Forum for Science, Industry and Business

Sponsored by:     3M 
Search our Site:

 

Rethinking Brownian motion with the 'Emperor's New Clothes'

28.07.2009
In the classic fairy tale, "The Emperor's New Clothes," Hans Christian Andersen uses the eyes of a child to challenge conventional wisdom and help others to see more clearly.

In similar fashion, researchers at the University of Illinois have now revealed the naked truth about a classic bell-shaped curve used to describe the motion of a liquid as it diffuses through another material.

"The new findings raise fundamental questions concerning the statistical nature of the diffusion process," says Steve Granick, Founder Professor of Engineering, and professor of materials science and engineering, of chemistry, of chemical and biomolecular engineering, and of physics at the U. of I.

Diffusion is critical to processes such as drug delivery, water purification, and the normal operation of living cells. Key to the diffusion process is the manner in which the motion of one molecule affects the motion of another.

"In high school science classes, students are often assigned the task of using a microscope to watch a particle of dust sitting in a drop of water," Granick said. "The dust particle seems alive, moving back and forth, never in the same way. The motion of the dust particle is caused by the random 'kicks' of surrounding water molecules."

Called "Brownian motion" (after botanist Robert Brown, who noticed it in 1828), this phenomenon of fluids was described by Albert Einstein in 1905, when he published his statistical molecular theory of liquids.

According to Einstein, if the motions of many particles were watched, and the distance each moved in a certain time were recorded, the distribution would resemble the familiar Gaussian, bell-shaped curve used to assign grades in a science class.

Einstein had it right – almost.

"Like Einstein, we used to think we could describe Brownian motion with a standard bell-shaped curve," Granick said. "But now, with the ability to measure very small distances much more precisely than was possible 100 years ago, we have found that we can have extremes much farther than previously imagined."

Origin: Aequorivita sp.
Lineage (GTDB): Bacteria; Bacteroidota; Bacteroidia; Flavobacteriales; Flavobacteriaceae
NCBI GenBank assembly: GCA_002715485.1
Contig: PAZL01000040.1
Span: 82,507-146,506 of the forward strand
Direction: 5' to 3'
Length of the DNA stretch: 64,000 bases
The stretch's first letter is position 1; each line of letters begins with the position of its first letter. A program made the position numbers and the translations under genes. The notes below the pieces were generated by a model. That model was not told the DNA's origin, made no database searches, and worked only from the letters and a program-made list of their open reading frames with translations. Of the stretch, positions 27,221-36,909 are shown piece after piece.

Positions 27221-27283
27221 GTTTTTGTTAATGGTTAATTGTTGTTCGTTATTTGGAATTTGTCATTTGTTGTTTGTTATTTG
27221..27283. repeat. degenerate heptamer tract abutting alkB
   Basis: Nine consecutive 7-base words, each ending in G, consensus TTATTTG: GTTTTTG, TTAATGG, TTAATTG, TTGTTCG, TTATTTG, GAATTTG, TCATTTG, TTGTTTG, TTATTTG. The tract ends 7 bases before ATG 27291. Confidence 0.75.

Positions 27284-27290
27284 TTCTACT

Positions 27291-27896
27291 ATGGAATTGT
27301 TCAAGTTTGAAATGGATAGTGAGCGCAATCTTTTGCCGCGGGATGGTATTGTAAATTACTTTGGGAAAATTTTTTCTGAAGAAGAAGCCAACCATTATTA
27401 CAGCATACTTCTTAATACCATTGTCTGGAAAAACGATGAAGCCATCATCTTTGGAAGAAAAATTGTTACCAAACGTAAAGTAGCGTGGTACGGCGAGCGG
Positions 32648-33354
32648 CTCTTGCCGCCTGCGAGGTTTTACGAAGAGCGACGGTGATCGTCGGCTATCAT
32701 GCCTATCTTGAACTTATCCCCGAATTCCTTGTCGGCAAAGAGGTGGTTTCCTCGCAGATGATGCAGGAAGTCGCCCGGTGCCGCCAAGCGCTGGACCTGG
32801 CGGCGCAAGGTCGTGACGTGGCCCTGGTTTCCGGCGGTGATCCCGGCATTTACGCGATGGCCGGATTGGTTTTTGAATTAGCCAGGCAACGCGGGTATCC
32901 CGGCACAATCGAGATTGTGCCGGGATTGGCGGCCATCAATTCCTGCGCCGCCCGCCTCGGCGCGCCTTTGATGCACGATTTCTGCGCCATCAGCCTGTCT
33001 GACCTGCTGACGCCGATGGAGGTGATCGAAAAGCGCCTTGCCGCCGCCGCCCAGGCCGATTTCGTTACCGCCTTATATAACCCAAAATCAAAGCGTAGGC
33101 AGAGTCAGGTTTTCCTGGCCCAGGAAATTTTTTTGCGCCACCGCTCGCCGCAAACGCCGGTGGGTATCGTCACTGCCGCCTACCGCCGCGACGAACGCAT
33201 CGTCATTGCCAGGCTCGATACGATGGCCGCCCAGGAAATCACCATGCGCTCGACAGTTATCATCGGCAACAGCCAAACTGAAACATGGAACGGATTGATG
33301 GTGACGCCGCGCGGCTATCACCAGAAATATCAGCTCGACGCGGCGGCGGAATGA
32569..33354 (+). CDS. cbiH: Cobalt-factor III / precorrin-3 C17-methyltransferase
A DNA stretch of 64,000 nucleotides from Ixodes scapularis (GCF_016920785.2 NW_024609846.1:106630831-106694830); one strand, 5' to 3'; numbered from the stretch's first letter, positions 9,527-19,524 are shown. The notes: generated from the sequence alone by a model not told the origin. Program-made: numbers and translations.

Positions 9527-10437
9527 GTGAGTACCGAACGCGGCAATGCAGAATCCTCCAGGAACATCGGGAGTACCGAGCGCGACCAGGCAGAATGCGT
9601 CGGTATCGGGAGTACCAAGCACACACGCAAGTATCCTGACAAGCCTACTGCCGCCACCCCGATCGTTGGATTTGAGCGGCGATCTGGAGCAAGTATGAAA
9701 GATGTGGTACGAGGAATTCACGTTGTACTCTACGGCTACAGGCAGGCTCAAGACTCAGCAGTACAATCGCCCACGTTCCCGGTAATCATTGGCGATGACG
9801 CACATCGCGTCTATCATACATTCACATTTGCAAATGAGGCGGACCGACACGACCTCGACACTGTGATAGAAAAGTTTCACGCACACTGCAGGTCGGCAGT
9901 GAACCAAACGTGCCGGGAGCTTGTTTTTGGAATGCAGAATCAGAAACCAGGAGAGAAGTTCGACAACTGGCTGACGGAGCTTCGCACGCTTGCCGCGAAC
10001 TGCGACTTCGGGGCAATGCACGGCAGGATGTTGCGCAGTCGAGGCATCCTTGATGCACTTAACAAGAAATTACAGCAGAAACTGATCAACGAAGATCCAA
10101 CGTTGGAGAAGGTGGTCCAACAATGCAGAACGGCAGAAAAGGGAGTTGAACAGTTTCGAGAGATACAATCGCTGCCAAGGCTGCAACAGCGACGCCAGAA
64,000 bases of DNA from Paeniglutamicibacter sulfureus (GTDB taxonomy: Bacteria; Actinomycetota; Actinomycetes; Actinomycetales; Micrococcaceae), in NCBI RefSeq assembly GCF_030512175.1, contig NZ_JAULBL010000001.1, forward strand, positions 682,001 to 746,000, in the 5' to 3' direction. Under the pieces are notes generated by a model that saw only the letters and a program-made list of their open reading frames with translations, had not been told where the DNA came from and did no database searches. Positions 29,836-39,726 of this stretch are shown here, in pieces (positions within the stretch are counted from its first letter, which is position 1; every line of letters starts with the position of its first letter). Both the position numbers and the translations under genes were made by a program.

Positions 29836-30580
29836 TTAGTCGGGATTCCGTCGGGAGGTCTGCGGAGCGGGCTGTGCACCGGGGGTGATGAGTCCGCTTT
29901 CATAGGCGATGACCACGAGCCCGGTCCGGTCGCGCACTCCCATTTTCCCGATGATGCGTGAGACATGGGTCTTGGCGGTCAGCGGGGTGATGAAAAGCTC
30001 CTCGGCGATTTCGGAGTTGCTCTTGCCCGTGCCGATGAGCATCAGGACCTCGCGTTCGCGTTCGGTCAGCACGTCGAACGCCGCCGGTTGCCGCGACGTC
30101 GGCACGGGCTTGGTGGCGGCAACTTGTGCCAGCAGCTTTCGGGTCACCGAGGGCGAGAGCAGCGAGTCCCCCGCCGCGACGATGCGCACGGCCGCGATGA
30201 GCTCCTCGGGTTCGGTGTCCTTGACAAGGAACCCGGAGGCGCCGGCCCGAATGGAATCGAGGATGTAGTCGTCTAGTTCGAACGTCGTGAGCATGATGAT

In a paper to be published in the Proceedings of the National Academy of Sciences Online Early Edition next week, the U. of I. researchers show that Einstein's explanation, commonly cited in textbooks, fails in certain important cases.

The experiments were conducted by precisely tracking the motion of 100-nanometer colloidal beads using fluorescence microscopy.

In one series of experiments, the researchers watched as the beads moved up and down tiny tubes of lipid molecules by Brownian motion. In a second series of experiments, the researchers watched as the beads diffused through a porous membrane of entangled macromolecule filaments, again by Brownian motion.

In both sets of experiments, there were many features in full agreement with Einstein and the bell-shaped curve; but there were also features in significant disagreement. In those cases, the beads moved much farther than the common curve could predict. In those extreme displacements, diffusion behavior was not Gaussian, the researchers report. The behavior was exponential.

"These large displacements happen less often, but when they do occur, they are much bigger than we previously thought possible," Granick said.

The new findings "change the rules of the diffusion game," Granick said. "Like the emperor's new clothes, now that we know the bell-shaped curve isn't always the right way to think about a particular problem, process, or operation, we can begin to design around it, and maybe take advantage of it. And, we can correct the textbooks."

Granick is affiliated with the university's Beckman Institute, the department of bioengineering, and the Frederick Seitz Materials Research Laboratory.